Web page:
clock menu more-arrow no yes

Filed under:

How Kalani Sitake’s 5-year effort to build a stronger, deeper BYU football team is paying off in 2020

BYU has lost some of its most talented players to season-ending injuries this season, but is still undefeated and ranked No. 10/11 in the country because other players have filled in admirably

BYU tight end Matt Bushman sustained a season-ending Achilles’ tendon injury in fall camp, but BYU’s depth at the position has enabled the Cougars to still rank among the country’s top offenses.
BYU tight end Matt Bushman sustained a season-ending Achilles’ tendon injury in fall camp, but BYU’s depth at the position has enabled the Cougars to still rank among the country’s top offenses in 2020.
Robert W. Grover

Not long after he succeeded Bronco Mendenhall as BYU’s head football coach a few days before Christmas in 2015, Kalani Sitake took a long look at the Cougars’ roster and decided he needed to build depth.

Having coached against BYU when he was on rival Utah’s staff from 2005 to 2014, Sitake knew the Cougars’ front-line players were generally pretty good. After that, a sizable drop-off in talent and playing experience doomed BYU to so-so seasons when the injury bug inevitably bit.

Nearly five years later, Sitake’s efforts in that regard are paying off. Despite losing arguably five of his best eight players to season-ending or multiple game-missing injuries, Sitake has the Cougars sitting at 6-0, ranked as high as No. 10 in the Amway Coaches Poll, and in the discussion for a New Year’s Six bowl game in 2020.

“Yeah, we are deep,” said defensive lineman Bracken El-Bakri, a Brighton High product who has been affiliated with the program since 2014. “I definitely would agree with that, no question. In every aspect of the field, offensive line, defensive line, everywhere, there are just a lot of guys who have started a lot of games. And we are confident in our experience.”

Consider that tight end Matt Bushman (Achilles) and junior college transfers Hinckley Ropati (knee) and Jacques Wilson (knee) were out for the season before it even began, while running back Jackson McChesney (lisfranc) and linebacker Chaz Ah You (ankle) sustained season-ending setbacks in the opener at Navy, but the Cougars didn’t miss a beat.

Other stars such as defensive tackle Khyiris Tonga (illness), defensive end Lorenzo Fauatea (undisclosed), offensive linemen Tristen Hoge (illness), Keanu Saleapaga and James Empey (ankle), backup QB Jaren Hall (hip), defensive end Uriah Leiataua (knee), linebacker Keenan Pili and receiver Gunner Romney (hamstring) have missed at least one game due to injury or illness with little or no noticeable drops in production.

“We are really deep,” said running back Tyler Allgeier, one of the guys who has probably played more than expected and really flourished. “We have had a lot of guys step up. We have had a lot of injuries happen throughout the year, but there are a lot of guys who have bought in and are seeing success.”

It is all part of the plan, Sitake said Monday in his weekly press briefing with reporters via Zoom.

“When I first go there, we felt like we had a pretty good starting group and needed more depth, and not just size or strength, but all of it, football IQ, everything,” said Sitake, who is now 33-25 in Provo and starting to show up on some early national coach of the year candidate lists. “So we started to establish that. I wasn’t shy about saying that.”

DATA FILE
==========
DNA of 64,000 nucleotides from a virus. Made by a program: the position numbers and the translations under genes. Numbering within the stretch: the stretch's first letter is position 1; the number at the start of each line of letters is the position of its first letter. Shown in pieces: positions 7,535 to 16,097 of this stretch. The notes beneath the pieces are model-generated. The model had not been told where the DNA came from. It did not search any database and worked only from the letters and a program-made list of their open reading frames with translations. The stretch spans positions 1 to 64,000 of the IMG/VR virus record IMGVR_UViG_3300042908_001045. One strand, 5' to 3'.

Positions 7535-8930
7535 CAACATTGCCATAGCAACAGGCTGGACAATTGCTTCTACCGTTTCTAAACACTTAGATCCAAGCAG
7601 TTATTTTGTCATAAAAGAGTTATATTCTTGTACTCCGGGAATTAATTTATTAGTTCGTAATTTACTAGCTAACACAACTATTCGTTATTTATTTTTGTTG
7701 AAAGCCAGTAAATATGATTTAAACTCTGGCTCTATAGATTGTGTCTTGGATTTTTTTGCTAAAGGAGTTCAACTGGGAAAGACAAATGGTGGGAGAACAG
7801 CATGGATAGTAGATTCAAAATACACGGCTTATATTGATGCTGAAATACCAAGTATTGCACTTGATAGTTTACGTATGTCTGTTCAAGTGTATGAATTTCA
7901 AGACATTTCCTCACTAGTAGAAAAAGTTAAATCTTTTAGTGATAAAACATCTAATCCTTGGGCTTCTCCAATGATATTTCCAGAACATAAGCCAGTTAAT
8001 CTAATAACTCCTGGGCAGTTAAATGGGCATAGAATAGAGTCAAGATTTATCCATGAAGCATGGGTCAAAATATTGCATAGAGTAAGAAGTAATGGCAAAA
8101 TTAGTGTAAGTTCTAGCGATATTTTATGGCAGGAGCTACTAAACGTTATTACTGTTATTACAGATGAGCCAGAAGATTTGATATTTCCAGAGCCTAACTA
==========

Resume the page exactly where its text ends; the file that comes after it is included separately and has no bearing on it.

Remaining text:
Sitake said “this is the deepest team we have had since we started. But we aren’t just talking about talent — we are talking about (overall) depth, the guys we feel comfortable taking the field with, and that is one thing that you always keep working on.”

In other words, depth-building is never done.

“We have 123 guys on this roster,” Sitake said. “We need all of them to be ready to play. Are we there yet? Nope. But hopefully we get there. I don’t know if any team … feels comfortable with their 123rd guy starting on the field. But that’s our mindset. We have to approach each year that way and we have to approach our roster that way.”

That’s why Sitake is perhaps quicker to clear his bench when games are in hand than any other coach in the country — especially this season when the COVID-19 pandemic threatens to pull players out of the lineup at a moment’s notice. You can never have enough talent, and you can never be too deep, Sitake believes.

Among the players who have filled in admirably this season are backup center Joe Tukuafu, tight ends Masen Wake, Isaac Rex and Carter Wheat, receiver Brayden Cosper and safety Jared Kapisi, a former rugby player who made his first career interception in the 52-14 win over Texas State last Saturday.

Empey and Romney are “questionable” for Saturday’s game against 2-4 Western Kentucky (8:15 p.m. MDT, ESPN), offensive coordinator Jeff Grimes said Monday during his “Coordinators’ Corner” program, while defensive coordinator Ilaisa Tuiaki said Pili has roughly the same status and is “day to day” after missing the TSU game.

“You look at it and you don’t plan on guys getting hurt or whatever,” Sitake said. “But that’s just what happens with the way the season goes and you are dealing with return missionaries or developmental guys. And you are dealing with a violent sport like BYU plays. We play a physical brand of football and so guys get banged up. Some years are worse than others.”

Sitake pointed out the cornerback position as one in which BYU has greatly expanded its depth. With starter Micah Harper sitting out the first half Saturday due to a targeting penalty he incurred the week prior, redshirt junior Keenan Ellis got the nod at right corner and played well.

“We feel like we should be comfortable with every guy who gets on the field,” Sitake said.

It’s a comfort level that has been a long time coming.